A denture is a removable prosthesis or appliance (complete or partial) made to replace natural teeth.
Dentures are naturally retained in the mouth due to a combination of factors. Learning to eat with artificial teeth requires considerable skill and practice. This is because every person's mouth has a different structure, which can affect the retention and stability of the denture. Also the level of suction which helps hold the denture in place, particularly the upper denture, will vary according to the amount of saliva produced. Many denture wearers find the lower denture particularly difficult to manage at first. Experience will help as will the use of a carefully selected denture fixative which can help to keep the denture in place and stable.
However well-fitting the dentist has made the dentures, they can never provide the biting and chewing efficiency of natural teeth. Using a denture fixative will help to give confidence and dispel many fears about wearing dentures. Even well-fitting dentures can benefit and become more stable and secure. The ingredients work together to hold the denture in place and provide a strong and lasting hold that can help to reduce the wobble, so eating apples, crusty bread and other foods can be enjoyed again.
A fixative also acts as a supporting layer between dentures and gums. It helps reduce the effects of any pressure spots, helps prevent the dentures rubbing and makes them more comfortable. A fixative will make you more confident when meeting people and eating out.
Dirty dentures are unattractive and may smell or taste unpleasant; in addition, deposits on the dentures can be harmful to the health of gums and any remaining teeth. Deposits on dentures are the same as those that occur on natural teeth and include: food particles, stains, calculus (tartar) and bacterial deposits (plaque). Certain foods and drinks such as tea, coffee and red wine can cause staining, as can tobacco. A denture which has plaque and tartar present will stain more quickly than a denture which is kept clean.
It is a good idea to develop a regular routine for cleaning dentures. Cleaning them at the same time as any remaining natural teeth will make sure that it is done regularly. Whatever the type of denture, it is best to rinse it after every meal and remove any debris with a soft brush, a denture cleaner and warm water. Dentures should be cleaned over a basin half-filled with warm water to minimise the risk of damage they are dropped.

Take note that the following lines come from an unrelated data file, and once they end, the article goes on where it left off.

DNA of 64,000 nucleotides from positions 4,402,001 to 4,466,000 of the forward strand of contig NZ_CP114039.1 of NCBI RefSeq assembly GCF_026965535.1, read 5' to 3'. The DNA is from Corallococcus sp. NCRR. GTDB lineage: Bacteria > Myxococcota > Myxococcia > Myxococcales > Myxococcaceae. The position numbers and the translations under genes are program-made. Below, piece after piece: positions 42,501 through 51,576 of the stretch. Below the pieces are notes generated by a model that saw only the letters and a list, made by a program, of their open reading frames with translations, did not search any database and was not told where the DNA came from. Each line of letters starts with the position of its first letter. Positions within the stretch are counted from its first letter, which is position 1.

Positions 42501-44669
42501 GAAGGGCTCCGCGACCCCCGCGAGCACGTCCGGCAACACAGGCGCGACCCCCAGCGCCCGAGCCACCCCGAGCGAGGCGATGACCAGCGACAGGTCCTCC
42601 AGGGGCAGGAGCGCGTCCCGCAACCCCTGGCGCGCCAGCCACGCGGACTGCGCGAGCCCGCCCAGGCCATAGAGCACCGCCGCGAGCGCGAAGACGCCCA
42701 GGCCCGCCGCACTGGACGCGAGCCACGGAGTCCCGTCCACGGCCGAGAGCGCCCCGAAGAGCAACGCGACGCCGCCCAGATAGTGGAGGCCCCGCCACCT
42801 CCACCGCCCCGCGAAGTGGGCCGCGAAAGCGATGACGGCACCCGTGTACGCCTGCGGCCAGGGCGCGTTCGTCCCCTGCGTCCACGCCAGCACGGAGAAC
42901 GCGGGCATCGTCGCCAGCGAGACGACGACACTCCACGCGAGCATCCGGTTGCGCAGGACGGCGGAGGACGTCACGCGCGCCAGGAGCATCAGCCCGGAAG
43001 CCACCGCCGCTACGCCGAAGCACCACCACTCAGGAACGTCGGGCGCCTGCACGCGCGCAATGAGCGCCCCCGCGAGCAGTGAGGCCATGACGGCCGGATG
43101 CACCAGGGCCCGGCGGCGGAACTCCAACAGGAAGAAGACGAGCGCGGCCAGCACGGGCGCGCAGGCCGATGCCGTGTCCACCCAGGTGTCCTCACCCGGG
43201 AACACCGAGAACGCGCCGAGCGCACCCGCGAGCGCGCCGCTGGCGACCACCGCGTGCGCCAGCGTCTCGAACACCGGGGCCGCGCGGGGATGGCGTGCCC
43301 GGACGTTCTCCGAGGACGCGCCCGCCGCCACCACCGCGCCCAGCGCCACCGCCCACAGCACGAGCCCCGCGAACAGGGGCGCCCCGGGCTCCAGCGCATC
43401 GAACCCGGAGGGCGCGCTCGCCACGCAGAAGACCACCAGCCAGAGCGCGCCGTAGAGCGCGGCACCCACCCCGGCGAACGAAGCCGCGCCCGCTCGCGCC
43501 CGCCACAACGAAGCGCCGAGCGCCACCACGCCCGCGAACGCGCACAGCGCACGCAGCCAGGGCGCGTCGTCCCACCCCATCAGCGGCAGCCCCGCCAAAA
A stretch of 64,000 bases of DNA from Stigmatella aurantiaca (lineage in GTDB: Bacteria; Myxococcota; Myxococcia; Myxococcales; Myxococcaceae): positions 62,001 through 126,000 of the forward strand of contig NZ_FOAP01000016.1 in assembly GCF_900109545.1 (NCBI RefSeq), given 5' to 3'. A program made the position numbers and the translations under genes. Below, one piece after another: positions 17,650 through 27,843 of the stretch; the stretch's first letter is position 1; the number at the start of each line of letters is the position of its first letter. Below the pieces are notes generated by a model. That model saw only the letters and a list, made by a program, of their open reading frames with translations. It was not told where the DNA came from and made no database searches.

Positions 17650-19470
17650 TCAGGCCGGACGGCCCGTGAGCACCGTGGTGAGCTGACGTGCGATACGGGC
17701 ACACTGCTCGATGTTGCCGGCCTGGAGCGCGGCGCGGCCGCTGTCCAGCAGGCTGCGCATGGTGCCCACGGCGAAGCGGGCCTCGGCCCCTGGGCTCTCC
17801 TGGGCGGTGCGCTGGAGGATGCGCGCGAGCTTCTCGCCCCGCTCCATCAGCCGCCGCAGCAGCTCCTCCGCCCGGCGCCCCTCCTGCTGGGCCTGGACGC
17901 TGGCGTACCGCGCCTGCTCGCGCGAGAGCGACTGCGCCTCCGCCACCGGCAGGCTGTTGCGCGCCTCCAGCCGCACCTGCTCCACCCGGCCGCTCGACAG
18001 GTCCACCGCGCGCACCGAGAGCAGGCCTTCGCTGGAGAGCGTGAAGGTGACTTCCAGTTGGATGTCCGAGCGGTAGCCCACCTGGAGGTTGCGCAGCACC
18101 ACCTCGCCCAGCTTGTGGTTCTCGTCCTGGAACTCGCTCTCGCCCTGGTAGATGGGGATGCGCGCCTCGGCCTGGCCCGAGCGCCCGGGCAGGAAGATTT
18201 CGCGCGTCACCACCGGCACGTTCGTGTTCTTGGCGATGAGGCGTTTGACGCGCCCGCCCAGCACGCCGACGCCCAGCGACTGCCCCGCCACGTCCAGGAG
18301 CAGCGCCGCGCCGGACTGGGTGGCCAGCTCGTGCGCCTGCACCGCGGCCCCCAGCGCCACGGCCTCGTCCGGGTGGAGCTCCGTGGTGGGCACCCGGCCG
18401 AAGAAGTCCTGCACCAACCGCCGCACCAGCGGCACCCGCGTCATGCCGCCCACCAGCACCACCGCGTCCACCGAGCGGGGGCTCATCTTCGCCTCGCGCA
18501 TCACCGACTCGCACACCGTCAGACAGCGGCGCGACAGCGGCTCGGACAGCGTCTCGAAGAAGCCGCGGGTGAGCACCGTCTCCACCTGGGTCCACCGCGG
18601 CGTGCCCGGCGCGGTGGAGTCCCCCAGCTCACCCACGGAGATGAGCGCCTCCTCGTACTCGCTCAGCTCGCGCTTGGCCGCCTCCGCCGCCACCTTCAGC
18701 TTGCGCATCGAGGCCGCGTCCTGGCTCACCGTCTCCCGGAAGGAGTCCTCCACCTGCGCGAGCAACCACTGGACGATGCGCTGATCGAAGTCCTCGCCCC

Brushing is the most essential aspect of cleaning a denture. Soaking a denture in a cleansing solution alone is not enough. Use a brush (a large toothbrush is fine) to reach into all the crevices of the denture, especially the fitting surface (the part that contacts your gums) and, in the case of partial dentures, inside any metal parts such as clasps. Using a specialist denture cleansing paste is probably the most effective way of removing food debris and bacterial deposits (plaque) and preventing the build-up of stains or tartar.
Deposits of tartar (a bit like the 'fur' in a kettle) are less likely if your dentures are always kept clean. However, they can be a problem for some people. No commercially available denture cleanser is effective in removing such deposits and this needs to be done professionally by your dentist or in a dental laboratory, where your dentures can easily be descaled and repolished.
Rinse the denture thoroughly after every meal and remove debris by brushing with a soft brush, soap and warm water. In the evening, clean it thoroughly with a brush and denture cleaning paste. Do not soak the denture in a hypochlorite type of cleanser, an acid or household cleanser. Remove it overnight and leave it in cold water. This helps to keep your gums healthy.
Sometimes the dentist may 'reline' the denture with a temporary soft lining material and this requires special care:
If your denture has a permanent rubber lining:
Rinse the denture after every meal and remove debris by brushing with a soft brush, soap and cold water. Soak the denture in a hypochlorite type of cleanser for 20 minutes every evening. Rinse thoroughly and leave in cold water overnight.
If you have loose or ill-fitting dentures, your ability to eat and speak may become affected. Due to advances in dentistry, there is now a procedure whereby your denture can be fixed to your jaw with dental implants. This treatment, known as implant overdentures or denture stabilisation, offers patients with dentures a more permanent solution and can improve quality of life significantly. You will be able to enjoy your favourite foods again and feel comfortable smiling, safe in the knowledge that your dentures are staying put. Here is how it works: